You will see a lot of Brazil during the next few weeks while the FIFA World Cup happens in 12 cities. And beyond soccer matches you will see both good and bad images, parties and protests. People there are asking hard questions about the legacy of mega-events such as World Cup, and we should too.
Overall, the Brazilian people are shouting out that mega-events can be quite profitable for organizers, sponsors and contractors, but extremely disruptive where they happen.
For the soccer World Cup, four new stadiums were built and eight were drastically renovated at a cost of $4 billion. In addition, several infrastructure projects to expand and improve airports, rapid transit bus routes and light rail were built, along with incentives for hotels, which increased the hosting capacity of some cities by as much as 50 percent, costing another $10 billion. For the Summer Olympics of 2016, another $15 billion will be invested.
However, there is an overall feeling in Brazil that such mega-events are a missed opportunity at best, and that the billions would be better spent on hospitals and schools. Add to that the fact that many of the transportation projects are behind schedule or have been canceled.
In the hurry to build the hosting and transportation infrastructure for the World Cup, thousands of people were displaced from their homes or saw their communities deeply transformed by the construction. In Rio de Janeiro, where the World Cup final will be played July 13, the problems are exacerbated by the preparations for the 2016 Summer Olympics that are going full force. No wonder Brazilians took to the streets to protest last year and will surely do so again, using the World Cup as a publicity tool to pressure the local government.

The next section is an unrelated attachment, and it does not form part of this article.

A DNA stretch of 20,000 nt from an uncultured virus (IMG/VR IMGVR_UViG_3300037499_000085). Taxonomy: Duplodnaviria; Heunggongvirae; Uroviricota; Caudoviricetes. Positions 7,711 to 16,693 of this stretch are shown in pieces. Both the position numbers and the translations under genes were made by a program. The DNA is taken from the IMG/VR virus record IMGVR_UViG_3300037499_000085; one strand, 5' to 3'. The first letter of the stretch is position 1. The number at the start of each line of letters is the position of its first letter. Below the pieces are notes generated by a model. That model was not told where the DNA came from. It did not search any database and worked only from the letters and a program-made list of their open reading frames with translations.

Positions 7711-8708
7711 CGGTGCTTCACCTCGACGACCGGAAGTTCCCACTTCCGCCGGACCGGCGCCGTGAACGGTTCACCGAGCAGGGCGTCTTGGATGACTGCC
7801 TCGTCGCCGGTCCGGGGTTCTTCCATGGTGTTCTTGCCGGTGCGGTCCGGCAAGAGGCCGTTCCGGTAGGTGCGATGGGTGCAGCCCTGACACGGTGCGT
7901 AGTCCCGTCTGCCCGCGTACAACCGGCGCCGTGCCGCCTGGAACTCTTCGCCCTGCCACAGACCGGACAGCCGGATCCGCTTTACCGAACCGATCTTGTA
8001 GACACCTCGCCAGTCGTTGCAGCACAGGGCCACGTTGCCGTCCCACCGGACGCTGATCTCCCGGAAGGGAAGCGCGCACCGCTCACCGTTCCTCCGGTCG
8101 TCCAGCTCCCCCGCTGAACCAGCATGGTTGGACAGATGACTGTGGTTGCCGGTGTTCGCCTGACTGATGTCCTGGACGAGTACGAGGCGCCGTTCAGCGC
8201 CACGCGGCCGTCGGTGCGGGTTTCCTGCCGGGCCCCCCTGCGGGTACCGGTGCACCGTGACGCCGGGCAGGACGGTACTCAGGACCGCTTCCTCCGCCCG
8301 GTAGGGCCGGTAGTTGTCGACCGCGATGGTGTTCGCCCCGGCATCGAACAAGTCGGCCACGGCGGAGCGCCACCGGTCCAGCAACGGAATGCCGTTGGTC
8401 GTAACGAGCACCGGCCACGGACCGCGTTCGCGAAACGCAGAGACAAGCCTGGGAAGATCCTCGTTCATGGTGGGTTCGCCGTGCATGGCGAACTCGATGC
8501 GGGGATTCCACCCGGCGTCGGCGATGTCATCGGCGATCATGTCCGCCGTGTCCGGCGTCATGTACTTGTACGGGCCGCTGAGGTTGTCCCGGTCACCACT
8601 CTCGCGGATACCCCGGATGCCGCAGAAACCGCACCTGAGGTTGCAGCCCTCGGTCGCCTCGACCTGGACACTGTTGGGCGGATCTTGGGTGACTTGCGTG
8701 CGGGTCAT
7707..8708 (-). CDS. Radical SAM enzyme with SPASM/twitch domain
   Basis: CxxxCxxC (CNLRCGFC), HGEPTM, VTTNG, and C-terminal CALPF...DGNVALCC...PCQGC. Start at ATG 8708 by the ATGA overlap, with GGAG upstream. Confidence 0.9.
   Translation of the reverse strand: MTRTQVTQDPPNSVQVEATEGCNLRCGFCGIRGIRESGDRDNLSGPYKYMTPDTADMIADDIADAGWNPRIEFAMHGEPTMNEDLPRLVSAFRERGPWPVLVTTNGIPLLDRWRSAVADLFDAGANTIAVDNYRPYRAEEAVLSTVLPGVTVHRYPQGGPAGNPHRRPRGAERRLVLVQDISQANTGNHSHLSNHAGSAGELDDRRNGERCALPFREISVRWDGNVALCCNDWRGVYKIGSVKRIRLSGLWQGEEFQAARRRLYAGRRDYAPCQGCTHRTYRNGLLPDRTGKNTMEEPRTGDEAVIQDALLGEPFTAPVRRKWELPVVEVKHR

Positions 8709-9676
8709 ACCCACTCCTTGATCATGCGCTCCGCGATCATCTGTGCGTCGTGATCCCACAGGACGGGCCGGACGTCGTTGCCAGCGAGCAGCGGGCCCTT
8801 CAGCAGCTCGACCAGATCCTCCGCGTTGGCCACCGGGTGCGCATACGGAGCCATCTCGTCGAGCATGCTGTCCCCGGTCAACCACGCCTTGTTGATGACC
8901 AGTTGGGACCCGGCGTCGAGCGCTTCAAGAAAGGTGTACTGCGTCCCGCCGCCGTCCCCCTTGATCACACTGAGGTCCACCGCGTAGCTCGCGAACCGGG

This conversation should resonate in Texas, especially in cities such as Austin and San Antonio, which are increasingly becoming mega-event kinds of cities. Austin already hosts two large music festivals and the Circuit of the Americas race track with its many events every year. In San Antonio, the city is building more event space to attract Las Vegasstyle shows and conventions. But what is the legacy of those mega-events for the entire city, beyond organizers, sponsors and contractors? In short, not much beyond the traditional talk of tourism and tax revenue.
Fifty years ago, French theorist Guy Debord warned us that our society was moving toward a dictatorship of spectacles, with little concern for individual expression and rights. Cities are now franticly competing for those events with little thought as to why exactly they should do this. We should not spend precious resources to showcase our cities to the world 20 days per year when what should matter is the well-being of our sidewalks and parks during the other 345 days.
It is easy to look at Brazil and blame governmental inefficiency for the delayed mass-transit projects, but what do we have to show in Texas? Austin doesn’t get a better Zilker Park after the Austin City Limits Music Festival. We are not planning a transit system out to the airport and the Circuit of the Americas, which we should. Think about Atlanta after the 1996 Summer Olympics or Salt Lake City after the Winter Games of 2002. Are they better off? Many people would say that the outcome is uncertain. I would argue that it has been profitable for a few and added nothing for the large majority of residents.
I applaud my fellow Brazilians for asking tough questions about the legacy of such mega-events, and I urge my fellow Texans to do the same in their cities. For decades we got used to the discourse that cities need such events as branding and investment opportunities, but we never ask who is really benefiting.
I hope that we do not wait for yet another mega-event in order to start building the long-overdue projects that would improve life for the majority. Or perhaps we should indeed wait for another mega-event to trigger strong street protests or an Occupy-type movement as we see in Brazil, waking us up to the fact that our 20th-century car-oriented city is way past its expiration date.
Fernando Luiz Lara is an associate professor of architecture at The University of Texas at Austin, where he serves also as chair of the Brazil Center at the Lozano Long Institute of Latin American Studies.
A version of this op-ed appeared in the Houston Chronicle and the Austin American Statesman.